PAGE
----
This excerpt is a literal translation of the “Prayer of Manasseh”, an example of a beautiful and poetic Jewish liturgy authored between first century BCE and first century CE. The original language of the prayer was probably Hebrew or Aramaic, though only the Greek text survived to our day. Note the way this writer asks God for forgiveness. He knows that the LORD’s forgiveness comes only through mercy and grace and not through sacrifice. He does not rely on anything but God’s merciful character for salvation.

1* O Lord, God of our fathers,
God of Abraham, and of Isaac, and of Jacob, and of their righteous offspring;
2* He who made the heaven and the earth
with all their embellishment…
7a* Because you are the Lord,
long-suffering, and merciful, and greatly compassionate;
and you feel sorry over the evils of men.
7b* You, O Lord, according to the sweetness of your grace,
promised forgiveness to those who repent of their sins,
and in the multitude of your mercies
appointed repentance as the salvation for sinners.
8 You, therefore, O Lord, God of the righteous ones,
did not appoint grace for the righteous ones,
such as Abraham, and Isaac and Jacob,
those who did not sin against you;
but you appointed grace for me, (I) who am a sinner.

THE EASIEST WAY KNOWN TO MAN (AND WOMAN!) TO FAMILIARIZE YOURSELF WITH ALL THINGS JEWISH HAS ARRIVED. WHEN YOU ARE DONE READING JOIN US ON THIS JOURNEY OF DISCOVERY. STUDY AT YOUR OWN PACE. DEFEND AND BLESS ISRAEL.

9a Because my sins multiplied in number more than the sand of the sea,
and on account of the multitude of my iniquities,
I have no strength so that I can lift up my eyes.
9b* And now, O Lord, I am justly afflicted,
and as I deserve I am harassed;
for already I am ensnared…
11* And now behold I am bending the knees of my heart before you;
and I am beseeching your kindness.
12* I have sinned, O Lord, I have sinned;
and certainly, I know my sins.
13* I make supplication before you;
forgive me, O Lord, forgive me!
and do not destroy me with my transgressions;
and do not be angry against me forever;
and do not remember my evils;
and do not condemn me and banish me to the depths of the earth!
For you are God of the repenters.
14 And in me you will manifest all your grace;
and although I am not worthy,
you will save me according to the multitude of your mercies.
15* Because of this (salvation) 3 I shall praise you continually
through all the days of my life;
because all the hosts of heaven praise you,
and sing to you forever and ever. (Prayer of Manasseh)

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29 COMMENTS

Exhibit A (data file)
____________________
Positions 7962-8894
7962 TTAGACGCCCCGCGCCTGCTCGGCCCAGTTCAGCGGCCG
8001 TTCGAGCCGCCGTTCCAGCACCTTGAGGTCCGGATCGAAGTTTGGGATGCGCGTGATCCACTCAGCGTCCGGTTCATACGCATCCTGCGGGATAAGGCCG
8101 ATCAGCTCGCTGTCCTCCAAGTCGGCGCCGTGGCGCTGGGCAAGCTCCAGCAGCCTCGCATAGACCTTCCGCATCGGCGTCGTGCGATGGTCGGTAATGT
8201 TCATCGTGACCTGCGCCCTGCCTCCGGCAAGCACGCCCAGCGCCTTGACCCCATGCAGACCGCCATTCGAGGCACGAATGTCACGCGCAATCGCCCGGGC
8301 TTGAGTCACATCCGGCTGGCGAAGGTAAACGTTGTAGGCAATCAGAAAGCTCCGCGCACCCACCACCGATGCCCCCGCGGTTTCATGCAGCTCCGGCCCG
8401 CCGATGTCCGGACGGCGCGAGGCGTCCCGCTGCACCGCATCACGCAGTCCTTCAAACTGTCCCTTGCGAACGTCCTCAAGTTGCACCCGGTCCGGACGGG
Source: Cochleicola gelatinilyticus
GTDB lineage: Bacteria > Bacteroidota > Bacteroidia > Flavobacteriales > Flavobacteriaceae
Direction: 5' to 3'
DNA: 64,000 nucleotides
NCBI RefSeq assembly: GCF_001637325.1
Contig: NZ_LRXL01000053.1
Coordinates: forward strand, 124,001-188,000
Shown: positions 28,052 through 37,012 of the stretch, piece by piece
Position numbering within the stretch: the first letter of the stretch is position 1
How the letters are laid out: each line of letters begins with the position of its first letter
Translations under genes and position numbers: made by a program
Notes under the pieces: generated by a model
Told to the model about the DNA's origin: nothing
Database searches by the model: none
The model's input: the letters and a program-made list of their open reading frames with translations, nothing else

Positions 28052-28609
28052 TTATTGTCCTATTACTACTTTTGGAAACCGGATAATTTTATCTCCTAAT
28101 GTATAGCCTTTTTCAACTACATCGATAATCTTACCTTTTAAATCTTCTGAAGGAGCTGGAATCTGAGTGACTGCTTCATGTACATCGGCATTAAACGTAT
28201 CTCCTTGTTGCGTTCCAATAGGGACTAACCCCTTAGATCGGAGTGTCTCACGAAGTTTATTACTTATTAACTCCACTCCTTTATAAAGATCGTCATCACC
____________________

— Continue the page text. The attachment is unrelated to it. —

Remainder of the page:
1. Many thanks to your team! I am fed spiritually and beyond my expectations. Adaptation or contextualization of such a model of prayer will surely makeone’s own prayer richer and more powerful!
    Many thanks for your spiritual leadership
    Koffi Aziza

  2. Thank you Prof. Shir for bringing out this beautiful work of literature that is available for me to have a stronger grip on Scriptures through this extra biblical text.

  3. ” He knows that the LORD’s forgiveness comes only through mercy not through sacrifice”. Why then Jesus must be sacrificed? He is wrong.

    • Well’s that’s my comment, actually. So I will answer… Sacrifices do have deep meaning, but only as expressions of a much bigger idea. Jesus’ sacrifice does absolutely nothing for those who do not embrace it. So is it the sacrifice that redeems or faith? God is under no obligation to accept any sacrifices offered to him. The fact that he accepts a substitution (death of another) is mercy and grace already. God can demand the death of the guilty party, but he chooses not to do so.

  4. Thank You! I have people with whom I wish to share this.
    Any idea who Manasseh is?
    Also, what is the ‘3’ near the end?

  5. Is this your own translation? I can not find this particular reading anywhere online (so far), but I’d like to.

    • The author is unknown, though he presents himself as biblical Manasseh, the son of King Hezekiah. This is either a tradition passed down orally or more likely a prayer composed projecting that Manasseh would say something like that.

  6. Prof, in reading the prayer I saw it as I am praying to God for the forgiveness of my own sins.

    I like to pray the Word of God knowing very well that God is bound by his word. I will add to my sample prayers.

  7. Abram believed and it was accounted to him as righteousness. He knew grace, that is how and why he strives to live it. When Abraham is seen in the salvation he accepted he is seen as “by your descendants all the nations of the earth shall bless themselves: because Abraham obeyed my voice and kept my charge, my commandments, my statues, and my laws.” Gen 26:5 We see God through the eyes of Yeshua, and God sees us through the eyes of Yeshua. When YeHoVah said let us make man in our image he spoke to the one who never broke a commandment , Yeshua, and all he calls are accounted righteous. I would definitely see this as after ‘CE’ ‘AD’ by some one who was mixed up. Job who was considered righteous said I have heard of the by the hearing of the ears, now I see you and repent in dust and ashes. from Job 42:5 Job went from sacrificing to speaking directly to the creator. All I can say Bro is all is not lost, cheer up

  8. It nearly sounds like my prayer every morning, this is awesome, I keep reminding myself of that I am a little worm like David said.

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Anna Gromova
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